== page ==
I’m an 87-year-old retired therapist. I have terminal cancer and I’m in assisted living – but my appetite is humongous and I am as active as I can be. What better time, I figure, for a little fun in life?
Every day, I take slow walks around the assisted living center with the aid of my walker. During those perambulations I’ve announced to everyone, in no uncertain terms, that I am the Inspector General – and they better behave themselves!
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What can I say? I am an equal opportunity harasser. Gently and humorously harassing people is my #1 mission, and these people let me get away with all my silly goofiness. I am making friends with the other residents, even though it is hard to communicate with most of them due to their dementia or physical illness.
I’ve become quite interested to see where they are in their stage of life and how far they live in the past, and I try to communicate with them according to where they are. In my professional life as a therapist, I had never dealt with people afflicted by dementia, and now I have the chance of learning about it by being with them. It is sad to see how much they have changed or regressed, but it is also sort of delightful to hear their stories, so to speak, and their delusions. They are really nice people and it is obvious that many have college degrees and some of them were teachers, writers, and so on. I am trying to develop friendships with everyone, even with those who are non-responsive due to dementia, by saying hi and making contact with them, even physically by gently touching and caressing the backs of their hands.
A couple of nights ago a light bulb turned on in my mind. It was late in the evening and I was taking my usual walk, talking and joking with the staff and harassing everyone, as is my usual habit. Suddenly, I realized, I love this place – I love the staff and I love the residents.
It struck me that I am the one who benefits from these actions the most – as the Baha’i teachings point out, exemplified by this passage from a speech Abdu’l-Baha gave in Maine in 1912:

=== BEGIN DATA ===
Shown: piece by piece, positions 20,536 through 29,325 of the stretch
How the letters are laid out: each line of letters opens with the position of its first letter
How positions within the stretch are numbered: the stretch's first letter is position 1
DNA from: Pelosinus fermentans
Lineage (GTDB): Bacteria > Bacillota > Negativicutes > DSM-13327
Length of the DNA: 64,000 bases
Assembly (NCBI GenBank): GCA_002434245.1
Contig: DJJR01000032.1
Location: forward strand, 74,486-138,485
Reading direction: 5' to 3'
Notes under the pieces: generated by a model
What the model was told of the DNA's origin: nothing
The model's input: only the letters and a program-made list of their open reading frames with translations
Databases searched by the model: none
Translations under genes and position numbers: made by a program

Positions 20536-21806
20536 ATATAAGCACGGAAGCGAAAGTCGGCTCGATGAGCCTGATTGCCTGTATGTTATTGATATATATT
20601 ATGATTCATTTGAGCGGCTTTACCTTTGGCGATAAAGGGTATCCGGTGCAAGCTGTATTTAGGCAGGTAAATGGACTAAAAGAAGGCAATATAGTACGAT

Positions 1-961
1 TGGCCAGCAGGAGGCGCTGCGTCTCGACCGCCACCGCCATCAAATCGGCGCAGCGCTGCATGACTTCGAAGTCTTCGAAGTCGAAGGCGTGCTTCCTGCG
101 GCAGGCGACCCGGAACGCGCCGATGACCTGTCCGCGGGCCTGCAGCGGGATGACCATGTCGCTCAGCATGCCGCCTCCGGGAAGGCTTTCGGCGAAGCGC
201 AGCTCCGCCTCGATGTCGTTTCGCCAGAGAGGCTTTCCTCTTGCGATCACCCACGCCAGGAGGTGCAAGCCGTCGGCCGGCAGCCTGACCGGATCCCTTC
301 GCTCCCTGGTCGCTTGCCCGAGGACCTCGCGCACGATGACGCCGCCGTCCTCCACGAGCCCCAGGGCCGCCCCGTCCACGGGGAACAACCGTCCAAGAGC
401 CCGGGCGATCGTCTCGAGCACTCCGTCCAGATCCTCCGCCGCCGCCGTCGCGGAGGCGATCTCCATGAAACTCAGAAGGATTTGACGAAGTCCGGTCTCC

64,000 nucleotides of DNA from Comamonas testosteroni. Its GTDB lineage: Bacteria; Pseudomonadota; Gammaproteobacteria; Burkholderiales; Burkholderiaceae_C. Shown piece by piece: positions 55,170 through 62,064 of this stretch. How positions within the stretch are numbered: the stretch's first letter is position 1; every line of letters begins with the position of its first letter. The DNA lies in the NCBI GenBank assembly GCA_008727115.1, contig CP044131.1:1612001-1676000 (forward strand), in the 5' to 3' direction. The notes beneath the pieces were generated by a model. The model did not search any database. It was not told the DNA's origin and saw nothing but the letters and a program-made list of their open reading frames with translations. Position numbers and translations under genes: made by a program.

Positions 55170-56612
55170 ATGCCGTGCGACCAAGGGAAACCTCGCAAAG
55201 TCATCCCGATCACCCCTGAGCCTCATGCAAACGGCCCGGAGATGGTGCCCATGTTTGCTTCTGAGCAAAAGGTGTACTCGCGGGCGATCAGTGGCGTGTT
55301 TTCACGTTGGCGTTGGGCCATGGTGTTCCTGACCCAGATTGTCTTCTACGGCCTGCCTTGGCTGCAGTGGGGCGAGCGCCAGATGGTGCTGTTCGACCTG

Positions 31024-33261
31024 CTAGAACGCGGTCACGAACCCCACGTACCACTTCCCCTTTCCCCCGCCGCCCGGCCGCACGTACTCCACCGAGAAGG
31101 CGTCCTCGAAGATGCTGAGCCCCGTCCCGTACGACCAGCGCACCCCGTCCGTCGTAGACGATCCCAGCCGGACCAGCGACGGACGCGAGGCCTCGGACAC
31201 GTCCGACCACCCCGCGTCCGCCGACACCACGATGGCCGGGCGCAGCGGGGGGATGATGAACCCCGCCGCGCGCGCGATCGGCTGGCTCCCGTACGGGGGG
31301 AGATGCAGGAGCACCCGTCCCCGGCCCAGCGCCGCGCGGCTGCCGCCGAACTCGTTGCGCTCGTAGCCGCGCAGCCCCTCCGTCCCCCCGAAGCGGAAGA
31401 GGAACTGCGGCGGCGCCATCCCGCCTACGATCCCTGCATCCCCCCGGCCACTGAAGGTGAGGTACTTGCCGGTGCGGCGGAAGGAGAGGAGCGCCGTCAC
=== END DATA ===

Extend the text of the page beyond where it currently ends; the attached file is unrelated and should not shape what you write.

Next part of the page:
Baha’u’llah has proclaimed the promise of the oneness of humanity. Therefore, we must exercise the utmost love toward each other. We must be loving to all the people of the world. We must … know and recognize all as the servants of the one God. … the sick man is not to be hated because he is sick, the child must not be shunned because he is a child, the ignorant one is not to be despised because he lacks knowledge. They must all be treated, educated, trained and assisted in love. Everything must be done in order that humanity may live under the shadow of God in the utmost security, enjoying happiness in its highest degree.
I am personally experiencing, firsthand, that I can be happy in the highest degree no matter my circumstance. I have come to love these people, and I know that some of the ones who take care of me really love me – or at least offer loving actions. So I feel the blessings of God and at this point of my life, I want to be nowhere besides here – except in the spiritual kingdom, when God decides when and where that will be. One of the reasons for my happiness is this wonderful opportunity to transmit and teach others the love of God. It makes me so happy it is almost intoxicating.
But oh, please, do not put a halo around my head! I confess that I do miss, at times, the joys of my prior existence – but that all seems really petty now, in comparison to the spiritual blessings the Lord showers upon me continuously.